Staying neutral in foreign policy becoming more challenging

Minister for Foreign Affairs Vivian Balakrishnan elaborated at great length on the five core principles that have underpinned our foreign policy since independence in a recent speech (Vital to have consensus at home on foreign policy priorities, July 19).

Our very principled approach in foreign relations has made us credible and respected on the international stage despite our small size. We have been persistent and consistent, and played a big part in promoting a global world order governed by the rule of law and international norms.

It is unavoidable that sometimes our stance or action may not please some nations while we stick fast to our principles to protect our interests. We should be patient and take extra effort to help them understand our rationale and our concerns.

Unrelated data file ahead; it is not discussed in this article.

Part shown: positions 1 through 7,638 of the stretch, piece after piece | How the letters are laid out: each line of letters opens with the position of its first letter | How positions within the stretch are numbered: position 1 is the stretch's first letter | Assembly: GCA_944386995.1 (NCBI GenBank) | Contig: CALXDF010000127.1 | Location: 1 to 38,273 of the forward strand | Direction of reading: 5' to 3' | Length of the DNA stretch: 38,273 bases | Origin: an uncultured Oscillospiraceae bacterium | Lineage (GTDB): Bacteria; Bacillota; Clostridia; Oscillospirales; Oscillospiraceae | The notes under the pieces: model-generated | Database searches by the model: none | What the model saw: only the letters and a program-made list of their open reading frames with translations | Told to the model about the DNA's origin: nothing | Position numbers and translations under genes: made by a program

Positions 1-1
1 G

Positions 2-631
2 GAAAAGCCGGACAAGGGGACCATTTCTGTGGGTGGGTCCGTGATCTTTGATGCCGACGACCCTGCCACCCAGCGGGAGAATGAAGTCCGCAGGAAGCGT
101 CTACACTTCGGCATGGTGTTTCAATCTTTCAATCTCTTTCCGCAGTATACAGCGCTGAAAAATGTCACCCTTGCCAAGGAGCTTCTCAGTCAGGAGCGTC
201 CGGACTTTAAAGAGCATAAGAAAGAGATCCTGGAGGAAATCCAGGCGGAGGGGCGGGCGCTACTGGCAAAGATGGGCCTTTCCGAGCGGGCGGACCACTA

We should be neutral on the global stage. Maintaining neutrality, such as avoiding siding with one side against the other in international disputes, has become more delicate now and will become more complex in the fast-changing geopolitical dynamics.

The issue of neutrality encompasses a wide range of subjects beyond foreign policy, such as trade and investments, social, cultural, economic and military ties and interactions and so on. To maintain neutrality that benefits us most, our policymakers should deal with the matrix of equations objectively and fairly.

We need to observe how the global dynamics are developing, and reorient our focus correspondingly from time to time.

A case in point is the rise of China and India. We need more diplomats and policy think-tanks specialising in the affairs of these two nations to help us optimise the opportunities generated by them, and solve new bilateral problems that may be brought about.

Albert Ng Ya Ken

A version of this article appeared in the print edition of The Straits Times on July 24, 2017, with the headline 'Staying neutral in foreign policy becoming more challenging'. Print Edition | Subscribe